Thursday, April 18, 2024

Avalon Center focuses on support, education for National Stalking Awareness Month

The Avalon Center is providing information this month to “help facilitate understanding and support” about stalking. (File photo)
The Avalon Center is providing information this month to “help facilitate understanding and support” about stalking. (File photo)

As January is National Stalking Awareness Month, the Avalon Center in Williamsburg is encouraging Historic Triangle residents to join the fight against stalking through education and victim support, according to an Avalon Center news release.

Stalking is a crime that affected a reported 7.5 million victims in a 12-month period between 2010 and 2011, according to a Center for Disease Control and Prevention report, “Prevalence and Characteristics of Sexual Violence, Stalking, and Intimate Partner Violence Victimization — National Intimate Partner and Sexual Violence Survey.”

The Avalon Center is providing information this month to “help facilitate understanding and support” about stalking, the release said. The information is displayed at both public libraries, located at 7770 Croaker Road and 515 Scotland Street in Williamsburg, and on the Avalon Center’s Facebook page.

The theme for Stalking Awareness Month is “Stalking: Know It. Name It. Stop It,” the release said.

Avalon Center works to end domestic and sexual violence by breaking the cycle of abuse through prevention, education, shelter and support services in the Williamsburg area, the release said.

Stalking is also one of the significant risk factors for femicide (homicide of women) in abusive relationship, according to a report from the American Public Health Association, “Risk Factors for Femicide in Abusive Relationships: Results From a Multisite Case Control Study.”

“Stalking is not always easily identified or understood. Often victims are experiencing stalking long before they fully recognize that is what is happening. Nearly 60 Avalon clients in 2016 identified with being impacted by stalking behaviors,” said Juanita Graham, Avalon Center director of outreach.

In Virginia about 500 arrests are made for stalking in a year, the release said.

“Stalking is a crime in all 50 states, the U.S. Territories and the District of Columbia, yet many victims (male and female) and criminal justice professionals underestimate its seriousness and impact,” the release said.

Stalking may take many forms, such as assaults, threats, vandalism, burglary, or animal abuse, as well as unwanted cards, calls, gifts, or visits, according to a report by the U.S. Department of Justice, “Stalking Victimization in the United States.”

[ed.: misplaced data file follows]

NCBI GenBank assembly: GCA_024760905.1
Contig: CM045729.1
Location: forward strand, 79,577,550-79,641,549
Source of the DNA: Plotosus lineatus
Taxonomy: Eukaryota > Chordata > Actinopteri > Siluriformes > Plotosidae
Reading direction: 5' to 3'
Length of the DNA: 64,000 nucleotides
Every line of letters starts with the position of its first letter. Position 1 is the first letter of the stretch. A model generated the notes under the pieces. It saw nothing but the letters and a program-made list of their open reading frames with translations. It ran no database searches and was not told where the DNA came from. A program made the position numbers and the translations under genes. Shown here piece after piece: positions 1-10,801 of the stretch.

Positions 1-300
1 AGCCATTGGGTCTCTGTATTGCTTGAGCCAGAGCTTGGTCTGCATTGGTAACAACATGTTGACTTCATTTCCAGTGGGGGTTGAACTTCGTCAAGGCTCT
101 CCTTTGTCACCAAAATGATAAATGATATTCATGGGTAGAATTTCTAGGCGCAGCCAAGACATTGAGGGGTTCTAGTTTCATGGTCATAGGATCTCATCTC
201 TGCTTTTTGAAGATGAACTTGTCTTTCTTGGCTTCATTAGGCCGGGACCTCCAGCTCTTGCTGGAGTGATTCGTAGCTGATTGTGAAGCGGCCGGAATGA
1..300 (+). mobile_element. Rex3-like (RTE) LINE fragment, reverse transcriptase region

One in four victims reports that the stalker uses technology, such as computers, global positioning system devices, or hidden cameras, to track the victim’s daily activities, according to the U.S. Department of Justice report.

“Stalkers fit no standard psychological profile, and many stalkers follow their victims from one jurisdiction to another, making it difficult for authorities to investigate and prosecute their crimes,” the release said.

Additional resources about stalking may also be found here.

Avalon’s Outreach staff is also available to provide training sessions or workshops upon request at 757-258-5022.

In addition to community education, Avalon Center provides numerous free and confidential services to victims of stalking, domestic and intimate partner violence and sexual violence. For more information, contact the Avalon Helpline at 757-258-5051, or visit Avalon’s website.

Sarah Fearing
Sarah Fearing
Sarah Fearing is the Assistant Editor at WYDaily. Sarah was born in the state of Maine, grew up along the coast, and attended college at the University of Maine at Orono. Sarah left Maine in October 2015 when she was offered a job at a newspaper in West Point, Va. Courts, crime, public safety and civil rights are among Sarah’s favorite topics to cover. She currently covers those topics in Williamsburg, James City County and York County. Sarah has been recognized by other news organizations, state agencies and civic groups for her coverage of a failing fire-rescue system, an aging agriculture industry and lack of oversight in horse rescue groups. In her free time, Sarah enjoys lazing around with her two cats, Salazar and Ruth, drinking copious amounts of coffee and driving places in her white truck.

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